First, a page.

Why water rights are women's rights and how better research can deliver both.
Agriculture in India is becoming increasingly reliant upon groundwater and irrigation to increase production amid unpredictable rainfall patterns. Given that women are responsible for producing as much as 80 per cent of food, water rights are tantamount to women's rights.
With some 100 million women working in agriculture, India's food security depends on ensuring that these women have equitable, consistent and convenient access to water that does not reinforce or generate new prejudices and disadvantages. For example, women and girls spend an estimated four hours a day fetching water – time that could be spent on higher-value activities, including education and agribusiness.
Yet, too often, initiatives and projects designed to improve water access and security to increase agricultural productivity oversimplify the needs of women – or miss them entirely.
These missteps might come from good intentions to support smallholder farmers, but are often influenced by the individual biases and preconceptions of those designing projects from afar. Researchers and development practitioners may have an abstract and incomplete understanding of gender inequality, without engaging directly with women and girls and implement projects from the top down without taking into consideration women's practical needs.
This makes gender inequality as much an issue for development researchers and practitioners as it is for their beneficiaries.
The field needs more gender-sensitive research, which includes data disaggregated by gender to allow a greater understanding of gendered needs and strategies throughout the project cycle. That means involving women and girls in the planning and designing phase to embed processes of gender inclusion within the monitoring and evaluation framework. This will help shape innovations – like solar-powered irrigation pumps which do not rely on costly diesel – and training for women farmers to improve water security and women's rights.
But to achieve this, researchers, including social scientists and gender experts, must challenge and correct gender norms and develop gender competencies horizontally across their peers and organisations as well as vertically, in order to avoid unintended consequences and trade-offs.
The first step is to move on from simply equating gender with women as a homogenous population and recognise that gender is one of many factors that intersects with other features such as caste, class and age, which are particularly relevant in India.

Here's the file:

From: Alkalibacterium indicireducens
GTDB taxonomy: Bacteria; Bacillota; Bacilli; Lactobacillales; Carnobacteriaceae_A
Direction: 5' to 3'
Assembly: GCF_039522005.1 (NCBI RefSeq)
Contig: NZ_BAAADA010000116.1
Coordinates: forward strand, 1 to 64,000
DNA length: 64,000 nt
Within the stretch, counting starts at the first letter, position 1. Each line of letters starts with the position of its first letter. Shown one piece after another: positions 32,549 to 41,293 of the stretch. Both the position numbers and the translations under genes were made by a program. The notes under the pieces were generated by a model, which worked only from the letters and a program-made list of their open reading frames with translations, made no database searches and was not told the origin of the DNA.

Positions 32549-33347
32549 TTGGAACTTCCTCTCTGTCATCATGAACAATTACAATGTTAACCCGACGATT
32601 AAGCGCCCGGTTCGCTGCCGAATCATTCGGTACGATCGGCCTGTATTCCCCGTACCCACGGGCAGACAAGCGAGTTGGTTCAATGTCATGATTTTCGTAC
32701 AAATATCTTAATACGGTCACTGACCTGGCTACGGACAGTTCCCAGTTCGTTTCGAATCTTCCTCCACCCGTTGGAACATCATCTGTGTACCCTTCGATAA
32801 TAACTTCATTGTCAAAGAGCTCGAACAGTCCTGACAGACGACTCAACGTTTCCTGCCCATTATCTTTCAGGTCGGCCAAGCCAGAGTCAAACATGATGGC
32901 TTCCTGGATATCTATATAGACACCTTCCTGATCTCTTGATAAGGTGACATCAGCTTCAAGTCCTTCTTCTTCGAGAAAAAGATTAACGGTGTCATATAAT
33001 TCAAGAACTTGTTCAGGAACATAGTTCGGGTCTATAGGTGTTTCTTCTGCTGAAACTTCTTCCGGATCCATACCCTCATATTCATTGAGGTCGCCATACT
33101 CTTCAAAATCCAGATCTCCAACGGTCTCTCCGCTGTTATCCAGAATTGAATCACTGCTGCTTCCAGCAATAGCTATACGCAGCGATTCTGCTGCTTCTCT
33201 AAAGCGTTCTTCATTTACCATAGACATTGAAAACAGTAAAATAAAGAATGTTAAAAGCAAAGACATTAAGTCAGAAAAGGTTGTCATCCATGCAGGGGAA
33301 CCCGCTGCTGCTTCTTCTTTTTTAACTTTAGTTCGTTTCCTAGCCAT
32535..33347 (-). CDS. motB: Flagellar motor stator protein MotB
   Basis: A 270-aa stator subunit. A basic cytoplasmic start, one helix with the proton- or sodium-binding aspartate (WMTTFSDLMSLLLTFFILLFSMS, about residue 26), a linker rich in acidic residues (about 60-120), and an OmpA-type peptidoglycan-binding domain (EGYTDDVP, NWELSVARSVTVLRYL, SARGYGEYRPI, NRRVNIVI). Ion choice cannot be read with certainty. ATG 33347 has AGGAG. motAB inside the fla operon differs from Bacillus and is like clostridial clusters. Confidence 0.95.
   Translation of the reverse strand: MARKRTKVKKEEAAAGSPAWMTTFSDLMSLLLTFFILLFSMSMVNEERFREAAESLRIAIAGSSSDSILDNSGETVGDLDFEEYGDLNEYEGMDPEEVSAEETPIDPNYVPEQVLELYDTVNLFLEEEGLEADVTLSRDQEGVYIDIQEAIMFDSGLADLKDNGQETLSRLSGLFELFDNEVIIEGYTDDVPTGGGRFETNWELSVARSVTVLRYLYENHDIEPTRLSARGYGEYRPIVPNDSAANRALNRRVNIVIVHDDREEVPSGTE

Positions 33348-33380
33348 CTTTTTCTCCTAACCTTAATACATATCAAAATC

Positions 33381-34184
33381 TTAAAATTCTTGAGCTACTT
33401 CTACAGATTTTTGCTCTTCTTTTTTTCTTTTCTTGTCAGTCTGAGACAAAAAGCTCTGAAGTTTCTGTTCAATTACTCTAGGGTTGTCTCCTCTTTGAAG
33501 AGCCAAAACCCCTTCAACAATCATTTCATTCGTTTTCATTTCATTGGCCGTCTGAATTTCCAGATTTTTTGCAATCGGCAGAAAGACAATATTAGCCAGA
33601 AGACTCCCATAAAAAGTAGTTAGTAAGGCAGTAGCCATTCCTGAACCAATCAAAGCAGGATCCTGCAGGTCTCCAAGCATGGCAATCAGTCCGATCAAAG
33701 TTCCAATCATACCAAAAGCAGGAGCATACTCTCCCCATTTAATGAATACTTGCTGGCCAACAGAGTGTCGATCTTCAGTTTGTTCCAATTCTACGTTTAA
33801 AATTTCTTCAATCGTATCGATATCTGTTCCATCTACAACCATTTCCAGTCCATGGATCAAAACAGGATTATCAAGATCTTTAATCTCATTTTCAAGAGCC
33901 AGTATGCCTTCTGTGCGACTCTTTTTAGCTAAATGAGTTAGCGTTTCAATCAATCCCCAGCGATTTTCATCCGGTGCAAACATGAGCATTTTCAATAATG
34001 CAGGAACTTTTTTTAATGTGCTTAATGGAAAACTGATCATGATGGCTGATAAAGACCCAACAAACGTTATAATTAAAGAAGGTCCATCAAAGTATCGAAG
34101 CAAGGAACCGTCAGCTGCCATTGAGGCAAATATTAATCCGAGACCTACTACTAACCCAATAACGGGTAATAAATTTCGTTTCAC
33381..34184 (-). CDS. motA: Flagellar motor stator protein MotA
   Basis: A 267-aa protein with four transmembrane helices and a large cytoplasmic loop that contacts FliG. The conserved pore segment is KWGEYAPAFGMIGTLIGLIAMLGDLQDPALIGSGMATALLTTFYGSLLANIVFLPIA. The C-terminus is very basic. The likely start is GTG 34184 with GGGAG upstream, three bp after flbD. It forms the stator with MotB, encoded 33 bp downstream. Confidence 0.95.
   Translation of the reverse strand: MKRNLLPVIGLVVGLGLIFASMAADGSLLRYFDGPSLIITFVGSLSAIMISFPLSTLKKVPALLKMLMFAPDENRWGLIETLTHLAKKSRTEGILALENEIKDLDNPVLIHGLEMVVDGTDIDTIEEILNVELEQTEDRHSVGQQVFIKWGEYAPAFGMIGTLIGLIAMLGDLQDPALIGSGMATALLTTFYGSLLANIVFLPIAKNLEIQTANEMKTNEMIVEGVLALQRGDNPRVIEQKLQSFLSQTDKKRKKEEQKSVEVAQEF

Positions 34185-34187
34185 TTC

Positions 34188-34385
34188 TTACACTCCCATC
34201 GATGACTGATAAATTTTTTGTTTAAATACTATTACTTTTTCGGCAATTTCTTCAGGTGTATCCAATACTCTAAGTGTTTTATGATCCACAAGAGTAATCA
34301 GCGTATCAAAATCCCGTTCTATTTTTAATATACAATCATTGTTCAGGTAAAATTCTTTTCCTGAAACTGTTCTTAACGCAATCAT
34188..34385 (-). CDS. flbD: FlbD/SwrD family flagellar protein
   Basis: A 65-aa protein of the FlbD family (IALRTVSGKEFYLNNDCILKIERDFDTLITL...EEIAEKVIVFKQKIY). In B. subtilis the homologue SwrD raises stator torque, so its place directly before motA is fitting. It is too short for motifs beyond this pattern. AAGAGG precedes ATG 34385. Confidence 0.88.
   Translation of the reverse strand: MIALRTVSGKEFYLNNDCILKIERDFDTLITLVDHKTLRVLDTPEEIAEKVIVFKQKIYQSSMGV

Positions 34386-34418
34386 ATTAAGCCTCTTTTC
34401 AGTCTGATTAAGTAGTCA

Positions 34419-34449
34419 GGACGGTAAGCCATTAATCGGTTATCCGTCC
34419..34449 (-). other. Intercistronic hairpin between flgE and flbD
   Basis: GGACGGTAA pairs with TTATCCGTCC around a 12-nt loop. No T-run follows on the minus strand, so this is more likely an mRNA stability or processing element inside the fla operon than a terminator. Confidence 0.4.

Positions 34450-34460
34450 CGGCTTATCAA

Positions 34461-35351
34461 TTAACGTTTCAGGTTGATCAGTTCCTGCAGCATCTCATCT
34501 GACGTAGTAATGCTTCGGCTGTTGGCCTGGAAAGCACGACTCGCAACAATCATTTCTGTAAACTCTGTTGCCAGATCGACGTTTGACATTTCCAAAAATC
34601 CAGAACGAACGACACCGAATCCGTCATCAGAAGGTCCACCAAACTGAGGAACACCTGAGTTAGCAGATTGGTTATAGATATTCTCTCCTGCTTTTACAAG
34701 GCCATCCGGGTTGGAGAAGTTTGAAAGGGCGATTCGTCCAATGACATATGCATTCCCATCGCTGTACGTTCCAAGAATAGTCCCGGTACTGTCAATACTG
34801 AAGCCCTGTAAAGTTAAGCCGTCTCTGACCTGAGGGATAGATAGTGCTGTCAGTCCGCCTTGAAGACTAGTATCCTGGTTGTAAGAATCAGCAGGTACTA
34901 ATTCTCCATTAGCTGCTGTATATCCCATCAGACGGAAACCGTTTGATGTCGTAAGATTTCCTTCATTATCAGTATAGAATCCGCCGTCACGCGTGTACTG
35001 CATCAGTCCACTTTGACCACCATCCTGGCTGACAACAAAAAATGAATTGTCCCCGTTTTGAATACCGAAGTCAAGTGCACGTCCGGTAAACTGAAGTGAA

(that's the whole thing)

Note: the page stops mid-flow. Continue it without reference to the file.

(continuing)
The combination of these features can define whether and how women benefit from interventions by NGOs and development organisations to improve water access and rights, whether for irrigation in agriculture, water for sanitation and hygiene or other water needs.
For example, women and girls are disproportionately responsible for fetching water or pumping groundwater across India, and so building nearby check dams to create localised reserves has been shown to reduce the time burden they face by about a third.
But the value of this time saving depends on how it is spent. If the time spent fetching water is replaced by another form of drudgery, then the benefit is negligible. However, if timesaving means young girls can attend school because they are free of the burden of carrying water, then the intervention makes a measurable improvement.
From there, researchers can better address – rather than reinforce – social and cultural inequalities as well as meeting economic and ecological goals, rather than addressing only the symptoms of gender inequality.
For example, research into water for sanitation and hygiene has typically been women-centric because of traditional associations between women and domestic health, but often fails to challenge the very norms that create gendered responsibilities in the first place.
One example of this is the tradition in India of passing land ownership to boys and excluding girls from inheritance rights while upholding the custom of marriage dowries for women.
In one well-intended attempt to support social mobility in the Jhansi district of Uttar Pradesh, 80 families with young daughters were given teak tree saplings by a collaborating partner that could eventually be sold for dowries to help secure a better marriage prospect. However, this approach encourages gender dependence by fostering the social ills of the dowry system, while also discouraging women's land and property ownership.
Moreover, providing tree saplings unintentionally created more work for women by requiring them to fetch more water, often from distances of up to two kilometres.
Addressing interconnected cultural, social and economic challenges through a gender lens, then, requires a bottom-up approach that works directly with communities, rather than a top-down approach that fails to recognise the real-life consequences of entrenched gender norms.
The gender influences and research processes that shape land and water-related interventions have been described as a "black box", which is typically a masculine-dominated space in which partners often prioritise environmental goals for watershed projects, relegating social and gender goals.
By better sensitising staff to gender issues and creating a gender balance within research and development teams themselves, it is possible to generate a more gender-sensitive approach from the outset, aligning the results of a bottom-up approach with the broader goals of the project.
Insights into the influence of gender biases and inequality are as important within research for water and development as they are for the most disadvantaged women around the world. Water projects must set off on the right foot if they are to have any hope of empowering women.
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